Your feet and ankles are vulnerable to injuries and other common podiatry problems like athlete’s foot year round, but the time spent at the pool or walking around on hot city sidewalks in open sandals can make summer especially rife for foot problems. As with most health problems, taking a few precautions and preventive measures ahead of time can help lower your risk of injuries and infections.
What You Can Do to Lower Your Risk of Foot Injuries and Infections
Here are some of the precautions you can take to keep your feet healthy and looking good for the summer (and throughout the year).
Keep your feet clean and dry
Sweaty feet can be unavailable in summer, even if you’re wearing open shoes, so it’s especially important to make sure you’re washing and thoroughly drying your feet at least once a day, especially between the toes. Carry around an extra pair of shoes or sandals if your feet are especially prone to sweating so that you can switch it up, especially on long hot days.
Wear shoes with adequate support
Nothing says summer like open-toed sandals and flip flops, but the flimsy footwear can cost you. From heel pain to increasing your risk of accidents or fractures, supportive footwear is just as important in the summer as the rest of the year. You don’t have to sacrifice style to protect your feet, just choose footwear that provides sufficient cushioning and arch support, especially if you have low arches or pronation issues.
Avoid going barefoot outside and in common areas
Public pools, gyms, and showers can be breeding grounds for bacteria, so your risk for common infections like Athlete’s Foot and nail fungus can be lowered by wearing flip flops or shower socks when you’re walking around in public areas.
Keep your bath mats and shower clean
That said, the gym or the pool are not the only places you and your family can contract athlete’s foot. Soggy bath mats and bathroom floors are breeding grounds for bacteria, even at home where you may take fewer precautions than in a public area. Make sure bath mats are kept dry and clean and changed frequently, especially if you have several people sharing a bathroom.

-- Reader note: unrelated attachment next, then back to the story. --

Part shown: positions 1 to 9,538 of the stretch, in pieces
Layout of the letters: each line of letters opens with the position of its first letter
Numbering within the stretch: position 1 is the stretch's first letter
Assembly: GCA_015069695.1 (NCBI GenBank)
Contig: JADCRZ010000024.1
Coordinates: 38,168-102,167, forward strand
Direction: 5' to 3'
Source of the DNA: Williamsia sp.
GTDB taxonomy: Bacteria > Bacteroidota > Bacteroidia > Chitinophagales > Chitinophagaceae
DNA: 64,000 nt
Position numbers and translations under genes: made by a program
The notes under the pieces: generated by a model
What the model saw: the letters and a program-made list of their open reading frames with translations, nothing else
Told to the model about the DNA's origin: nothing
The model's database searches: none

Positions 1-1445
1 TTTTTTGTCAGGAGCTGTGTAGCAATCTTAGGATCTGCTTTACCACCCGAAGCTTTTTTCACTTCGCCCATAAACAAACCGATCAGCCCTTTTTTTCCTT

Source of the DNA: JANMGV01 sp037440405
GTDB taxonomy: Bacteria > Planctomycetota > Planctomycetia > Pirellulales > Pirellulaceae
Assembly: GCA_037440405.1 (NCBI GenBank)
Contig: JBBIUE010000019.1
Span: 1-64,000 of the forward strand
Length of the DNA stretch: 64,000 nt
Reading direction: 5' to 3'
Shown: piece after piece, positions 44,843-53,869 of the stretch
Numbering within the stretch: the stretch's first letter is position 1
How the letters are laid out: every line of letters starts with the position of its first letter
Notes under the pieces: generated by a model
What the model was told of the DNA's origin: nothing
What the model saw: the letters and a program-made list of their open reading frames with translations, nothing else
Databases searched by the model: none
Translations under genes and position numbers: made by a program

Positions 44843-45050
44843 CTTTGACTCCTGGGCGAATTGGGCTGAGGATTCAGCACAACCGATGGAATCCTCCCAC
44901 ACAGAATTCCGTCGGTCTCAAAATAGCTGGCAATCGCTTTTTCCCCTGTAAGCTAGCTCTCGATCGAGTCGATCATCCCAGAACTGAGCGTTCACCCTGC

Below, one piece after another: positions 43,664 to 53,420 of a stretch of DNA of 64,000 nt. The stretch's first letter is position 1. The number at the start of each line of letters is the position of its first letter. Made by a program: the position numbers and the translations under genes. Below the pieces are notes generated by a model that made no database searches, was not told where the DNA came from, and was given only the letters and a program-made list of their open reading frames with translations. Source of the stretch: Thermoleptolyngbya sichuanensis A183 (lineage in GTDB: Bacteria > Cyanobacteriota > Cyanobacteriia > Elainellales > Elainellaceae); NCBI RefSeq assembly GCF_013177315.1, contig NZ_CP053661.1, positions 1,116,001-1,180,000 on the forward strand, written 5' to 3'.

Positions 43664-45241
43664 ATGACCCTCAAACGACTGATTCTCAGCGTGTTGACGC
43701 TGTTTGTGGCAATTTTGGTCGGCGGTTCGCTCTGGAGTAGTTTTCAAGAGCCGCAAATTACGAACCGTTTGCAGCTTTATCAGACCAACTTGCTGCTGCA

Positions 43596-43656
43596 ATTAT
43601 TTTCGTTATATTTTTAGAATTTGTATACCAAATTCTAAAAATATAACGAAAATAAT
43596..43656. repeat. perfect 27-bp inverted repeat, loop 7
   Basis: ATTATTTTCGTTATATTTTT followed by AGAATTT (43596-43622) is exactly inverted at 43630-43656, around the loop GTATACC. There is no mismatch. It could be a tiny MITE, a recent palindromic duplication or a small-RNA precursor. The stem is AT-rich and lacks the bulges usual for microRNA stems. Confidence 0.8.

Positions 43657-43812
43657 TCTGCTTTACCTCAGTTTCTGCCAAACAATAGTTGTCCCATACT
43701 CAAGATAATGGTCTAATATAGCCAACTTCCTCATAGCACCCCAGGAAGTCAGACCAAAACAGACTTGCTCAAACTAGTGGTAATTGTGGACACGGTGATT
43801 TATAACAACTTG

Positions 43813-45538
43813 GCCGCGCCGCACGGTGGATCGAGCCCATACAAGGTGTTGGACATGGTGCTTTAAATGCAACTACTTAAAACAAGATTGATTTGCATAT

Keep your toenails clean and neatly trimmed, especially if you have Diabetes
Neatly trimmed toenails cut or filed straight across with smooth edges are the best way to prevent ingrown toenails.
Don’t forget the sunscreen
Your feet are just as vulnerable to sun damage as the rest of your body, so don’t forget the SPF!
Be careful where you get a pedicure
Pedicures are one of the staples of summer, but they can also lead to trouble if you are not careful. When going for a pedicure to a spa or salon (especially if you’ve never been there before), make sure that they are properly licensed and have a clean and solid track record of safety and cleanliness.
If you’re uncertain about their safety procedures, be sure to ask. Make sure that equipment is properly sanitized and treated between clients, and that tubs are drained and cleaned before you dip your toes in for that foot scrub. If you have diabetes or any wounds or cuts on your feet, check with a podiatrist beforehand to be sure that it’s safe for you to get a commercial pedicure.
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The information on this website is to provide a general podiatry information. In no way does any of the information provided reflect a definitive treatment advice. It is important to consult a best in class podiatrist regarding ANY questions or issues. A thorough podiatric evaluation should ALWAYS be performed for an accurate diagnosis and treatment plan. Be sure to call your local foot doctor or Velimir Petkov, DPM, to schedule a consultation.